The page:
Featured Research

from universities, journals, and other organizations

'Chemical Nose' May Sniff Out Cancer Earlier

Date:
June 24, 2009
Source:
University of Massachusetts Amherst
Summary:
Using a "chemical nose" array of nanoparticles and polymers, researchers have developed a fundamentally new, more effective way to differentiate not only between healthy and cancerous cells but also between metastatic and non-metastatic cancer cells. It's a tool that could revolutionize cancer detection and treatment, according to chemists.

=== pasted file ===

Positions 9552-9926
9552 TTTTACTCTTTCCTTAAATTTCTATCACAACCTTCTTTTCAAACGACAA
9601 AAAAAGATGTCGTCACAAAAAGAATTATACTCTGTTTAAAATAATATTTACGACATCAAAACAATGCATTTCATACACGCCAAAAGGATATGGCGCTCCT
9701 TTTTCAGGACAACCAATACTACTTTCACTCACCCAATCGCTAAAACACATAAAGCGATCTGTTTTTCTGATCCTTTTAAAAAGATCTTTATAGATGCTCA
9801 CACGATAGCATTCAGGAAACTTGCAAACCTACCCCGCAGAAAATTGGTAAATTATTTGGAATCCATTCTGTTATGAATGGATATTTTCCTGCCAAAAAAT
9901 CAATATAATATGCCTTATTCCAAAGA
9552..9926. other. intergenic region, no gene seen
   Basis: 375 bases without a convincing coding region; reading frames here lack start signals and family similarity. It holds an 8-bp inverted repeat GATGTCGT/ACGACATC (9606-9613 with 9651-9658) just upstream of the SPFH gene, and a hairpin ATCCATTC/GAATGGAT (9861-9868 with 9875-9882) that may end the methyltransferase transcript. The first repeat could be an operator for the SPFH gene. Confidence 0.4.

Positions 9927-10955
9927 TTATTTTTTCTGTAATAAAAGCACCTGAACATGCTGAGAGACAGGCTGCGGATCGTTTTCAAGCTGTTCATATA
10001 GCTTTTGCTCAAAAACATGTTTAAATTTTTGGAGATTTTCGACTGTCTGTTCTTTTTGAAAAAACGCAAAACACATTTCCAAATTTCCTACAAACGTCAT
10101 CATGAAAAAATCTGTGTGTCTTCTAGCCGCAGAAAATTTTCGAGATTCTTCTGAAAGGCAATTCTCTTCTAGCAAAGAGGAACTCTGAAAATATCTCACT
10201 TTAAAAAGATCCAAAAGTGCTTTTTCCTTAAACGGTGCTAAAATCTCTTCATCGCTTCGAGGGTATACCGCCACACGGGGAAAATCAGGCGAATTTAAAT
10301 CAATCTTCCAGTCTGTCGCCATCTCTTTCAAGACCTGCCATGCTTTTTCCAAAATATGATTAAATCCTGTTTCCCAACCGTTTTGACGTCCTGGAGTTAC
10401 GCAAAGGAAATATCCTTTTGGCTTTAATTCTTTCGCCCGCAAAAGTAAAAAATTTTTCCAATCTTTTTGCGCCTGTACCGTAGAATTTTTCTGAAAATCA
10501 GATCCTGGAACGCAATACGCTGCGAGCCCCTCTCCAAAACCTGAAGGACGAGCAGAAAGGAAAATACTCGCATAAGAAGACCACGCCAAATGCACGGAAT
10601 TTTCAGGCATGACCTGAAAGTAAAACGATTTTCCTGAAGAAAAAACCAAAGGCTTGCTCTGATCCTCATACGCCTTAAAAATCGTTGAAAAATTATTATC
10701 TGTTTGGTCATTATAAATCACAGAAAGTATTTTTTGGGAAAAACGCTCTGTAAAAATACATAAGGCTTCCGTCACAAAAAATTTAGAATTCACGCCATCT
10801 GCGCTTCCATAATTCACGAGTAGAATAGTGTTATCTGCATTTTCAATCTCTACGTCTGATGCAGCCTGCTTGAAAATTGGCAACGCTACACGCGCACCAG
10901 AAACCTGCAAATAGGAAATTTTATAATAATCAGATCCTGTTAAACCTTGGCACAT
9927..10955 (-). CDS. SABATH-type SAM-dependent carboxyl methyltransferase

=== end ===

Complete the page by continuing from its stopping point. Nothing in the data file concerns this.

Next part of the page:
Nanoparticles and polymers were used to create a sensor that can distinguish between healthy, cancerous and metastatic cells.
Credit: University of Massachusetts Amherst

Using a “chemical nose” array of nanoparticles and polymers, researchers at the University of Massachusetts Amherst have developed a fundamentally new, more effective way to differentiate not only between healthy and cancerous cells but also between metastatic and non-metastatic cancer cells. It’s a tool that could revolutionize cancer detection and treatment, according to chemist Vincent Rotello and cancer specialist Joseph Jerry.

An article describing Rotello and colleagues’ new chemical nose method of cancer detection appears in the June 23 issue of the journal Proceedings of the National Academy of Sciences online.